I am so at home in Dublin, more than any other city, that I feel it has always been familiar to me. It took me years to see through its soft charm to its bitter prickly kernel - which I quite like too.

Home Uncategorized Side Views of the Self

Side Views of the Self

Denis Sampson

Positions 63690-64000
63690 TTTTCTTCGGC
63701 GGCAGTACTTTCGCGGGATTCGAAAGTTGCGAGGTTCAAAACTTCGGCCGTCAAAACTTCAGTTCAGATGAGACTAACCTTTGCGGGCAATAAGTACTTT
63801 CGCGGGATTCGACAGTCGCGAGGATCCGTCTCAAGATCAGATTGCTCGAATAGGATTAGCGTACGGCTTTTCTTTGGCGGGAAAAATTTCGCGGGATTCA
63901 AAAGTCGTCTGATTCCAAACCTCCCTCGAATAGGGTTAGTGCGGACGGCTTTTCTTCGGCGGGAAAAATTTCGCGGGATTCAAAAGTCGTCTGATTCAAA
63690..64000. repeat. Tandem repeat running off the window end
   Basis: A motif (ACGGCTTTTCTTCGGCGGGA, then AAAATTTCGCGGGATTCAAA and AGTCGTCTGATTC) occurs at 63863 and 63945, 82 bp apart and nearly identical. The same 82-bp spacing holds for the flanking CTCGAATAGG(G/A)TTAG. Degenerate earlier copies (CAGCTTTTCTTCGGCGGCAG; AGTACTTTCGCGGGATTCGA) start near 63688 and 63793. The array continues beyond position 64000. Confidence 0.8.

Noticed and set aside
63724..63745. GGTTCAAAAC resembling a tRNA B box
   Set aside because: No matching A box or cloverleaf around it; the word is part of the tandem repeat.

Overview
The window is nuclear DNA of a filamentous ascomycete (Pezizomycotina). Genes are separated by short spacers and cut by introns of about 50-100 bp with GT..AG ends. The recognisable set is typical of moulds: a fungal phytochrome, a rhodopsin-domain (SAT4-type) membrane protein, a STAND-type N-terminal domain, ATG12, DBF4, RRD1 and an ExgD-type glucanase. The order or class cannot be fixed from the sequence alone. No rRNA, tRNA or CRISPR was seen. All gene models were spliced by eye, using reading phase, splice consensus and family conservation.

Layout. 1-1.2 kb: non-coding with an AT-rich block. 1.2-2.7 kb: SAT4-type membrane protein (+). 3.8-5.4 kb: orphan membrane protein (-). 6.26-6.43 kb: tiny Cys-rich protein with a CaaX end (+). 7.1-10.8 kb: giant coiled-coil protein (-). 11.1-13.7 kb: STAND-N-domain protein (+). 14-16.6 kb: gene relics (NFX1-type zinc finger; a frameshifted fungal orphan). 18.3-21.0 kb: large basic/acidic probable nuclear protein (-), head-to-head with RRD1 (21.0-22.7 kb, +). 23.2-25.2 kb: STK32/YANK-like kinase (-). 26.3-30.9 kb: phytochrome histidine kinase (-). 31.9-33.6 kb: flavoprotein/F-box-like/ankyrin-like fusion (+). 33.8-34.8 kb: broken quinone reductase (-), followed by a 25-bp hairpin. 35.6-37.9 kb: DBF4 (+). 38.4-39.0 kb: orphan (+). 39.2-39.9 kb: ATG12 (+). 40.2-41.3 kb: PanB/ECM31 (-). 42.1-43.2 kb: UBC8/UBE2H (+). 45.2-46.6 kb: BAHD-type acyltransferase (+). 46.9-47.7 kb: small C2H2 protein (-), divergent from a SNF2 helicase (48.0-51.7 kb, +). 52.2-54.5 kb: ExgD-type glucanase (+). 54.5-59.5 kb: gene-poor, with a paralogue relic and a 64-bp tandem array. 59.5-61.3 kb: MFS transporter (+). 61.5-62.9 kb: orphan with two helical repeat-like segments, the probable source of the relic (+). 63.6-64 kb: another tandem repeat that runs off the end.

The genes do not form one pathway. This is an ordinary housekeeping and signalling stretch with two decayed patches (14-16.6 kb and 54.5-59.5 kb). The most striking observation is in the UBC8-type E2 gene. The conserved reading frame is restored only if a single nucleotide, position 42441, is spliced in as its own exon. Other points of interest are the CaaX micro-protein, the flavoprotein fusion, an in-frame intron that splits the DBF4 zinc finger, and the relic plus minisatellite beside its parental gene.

Winter Journal, by Paul Auster, Faber & Faber, 240 pp, £9.99, ISBN: 978-0571283248 Here and Now: Letters 2008-2011, by Paul Auster and JM Coetzee, Faber & Faber, 256 pp, £12.99, 978-0571299270 Paul Auster’s acclaimed career as novelist in the past three decades has been punctuated by a considerable amount of non-fiction work. In fact, it appears that he might never have become a novelist had he not written the two-part memoir The Invention of Solitude. Prompted by the unexpected death of his father in January 1979, he wrote the extraordinarily moving “Portrait of an Invisible Man”, which became Part I, and this was followed by “The Book of Memory”, a reflection on the process of remembering and writing. In other words, after investigating the plain mystery of his father’s life, he realised that he, as son and investigator, was no less mysterious as the inventor of a style and a way of perceiving reality. In writing these two pieces, he discovered a confident narrative voice, the first part, written in the first person, the second, written in the third person, although the third person subject is referred to as A. He glosses this shifting of point of view in the first memoir and in City of Glass, the novel he wrote immediately after, as follows: “Rimbaud: ‘Je est un autre’.[I is an other] … What it came down to was creating a distance between myself and myself.” Reading Auster, one soon realises that the power of the writing originates in a mysterious zone in which distinctions of person in narrative are fluid, and boundaries between autobiography, biography and fiction are intentionally porous. The cover of the Faber edition of The Invention of Solitude uses a manipulated photograph, apparently of five Paul Austers sitting around a table; it shows frontal, side and back views of the same image, all looking at each other and, perhaps, conversing. A devotee of Beckett’s work from the beginning, Auster brings the world of the Trilogy into the mainstream, the obsessive-compulsive storyteller now negotiating a more recognisable world, using elements of traditional fictional genres and less austere narrative strategies. To take one example, the recent novel Invisibility appears to be a narrative that sets out to solve the enigma of Rudolf Born and his role in certain events that took place in Manhattan in 1967. Adam Walker, the first person narrator of Part I, recalls that time when he was a young, aspiring writer…



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